Diabetes and quality of life among men with prostate cancer
Posted Dec 16 2010 12:00am
It has long been recognized that the combination of prostate cancer and diabetes tends to have a notable impact on the health-related quality of life (HRQoL) of male patients.
Thong et al. have reported data on the HRQoL of men with localized or locally advanced disease at 6, 12, 24, and 60 months after an initial diagnosis of non-metastatic prostate cancer. They studied changes in general and cancer-specific HRQoL with a specific focus on the impact of concomitant diabetes mellitus.
The key results of their study are as follows:
1,811 men were evaluated in total.
Men with prevalent diabetes had the poorest scores on general HRQoL regardless of treatment type.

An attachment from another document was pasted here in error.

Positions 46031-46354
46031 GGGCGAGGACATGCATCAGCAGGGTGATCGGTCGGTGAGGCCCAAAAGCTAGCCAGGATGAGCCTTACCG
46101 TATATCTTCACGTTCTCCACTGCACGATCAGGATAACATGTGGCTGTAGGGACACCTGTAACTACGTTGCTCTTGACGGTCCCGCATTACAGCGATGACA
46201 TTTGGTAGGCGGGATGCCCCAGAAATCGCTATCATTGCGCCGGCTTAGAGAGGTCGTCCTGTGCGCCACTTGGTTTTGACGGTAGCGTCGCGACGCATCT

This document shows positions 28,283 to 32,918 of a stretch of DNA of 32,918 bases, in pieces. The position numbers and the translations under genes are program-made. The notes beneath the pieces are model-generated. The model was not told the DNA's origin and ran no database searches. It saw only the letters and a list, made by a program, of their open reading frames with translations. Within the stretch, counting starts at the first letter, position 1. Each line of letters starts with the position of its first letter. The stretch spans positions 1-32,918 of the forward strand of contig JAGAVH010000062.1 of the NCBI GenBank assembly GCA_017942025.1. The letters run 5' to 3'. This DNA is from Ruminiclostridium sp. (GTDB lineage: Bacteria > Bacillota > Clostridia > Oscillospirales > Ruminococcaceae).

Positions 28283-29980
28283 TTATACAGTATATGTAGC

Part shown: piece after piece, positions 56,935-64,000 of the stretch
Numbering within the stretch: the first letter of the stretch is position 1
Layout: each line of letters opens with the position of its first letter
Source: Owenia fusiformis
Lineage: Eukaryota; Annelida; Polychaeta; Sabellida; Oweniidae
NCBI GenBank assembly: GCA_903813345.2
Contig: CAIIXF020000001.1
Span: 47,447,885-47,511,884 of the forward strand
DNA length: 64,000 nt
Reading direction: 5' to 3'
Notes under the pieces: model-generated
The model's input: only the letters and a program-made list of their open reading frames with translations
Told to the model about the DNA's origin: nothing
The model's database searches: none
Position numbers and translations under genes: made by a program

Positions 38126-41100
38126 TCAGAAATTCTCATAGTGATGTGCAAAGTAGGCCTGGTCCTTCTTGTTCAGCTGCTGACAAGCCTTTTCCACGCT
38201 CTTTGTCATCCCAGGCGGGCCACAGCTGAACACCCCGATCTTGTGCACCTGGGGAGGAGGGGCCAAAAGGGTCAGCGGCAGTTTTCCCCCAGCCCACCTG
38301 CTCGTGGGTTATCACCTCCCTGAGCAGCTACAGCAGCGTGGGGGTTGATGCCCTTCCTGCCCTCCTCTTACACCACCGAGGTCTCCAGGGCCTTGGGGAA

Non-diabetic men the best scores on general HRQoL regardless of treatment type.
Men with prevalent diabetes had the lowest urinary control and sexual function scores over time.
Men without diabetes had the highest urinary control and sexual function scores over time.
Men with incident diabetes reported intermediate scores.
The authors conclude that, “Prostate cancer survivors with comorbid diabetes have poorer general and cancer-specific [HRQoL] than those without diabetes.”
The take-home message for The “New” Prostate Cancer InfoLink is the importance of coordinating the care of men with both prostate cancer and diabetes between the primary care provider, the endocrinologist (assuming an endocrinologist is actually involved), and the urologist or other provider who is managing the cancer. Optimizing the quality of life of patients with two or more comorbid conditions can be particularly challenging. It is important for the patient and his caregivers to ensure that they have the full cooperation of all parties and an appropriate understanding of who is responsible for what.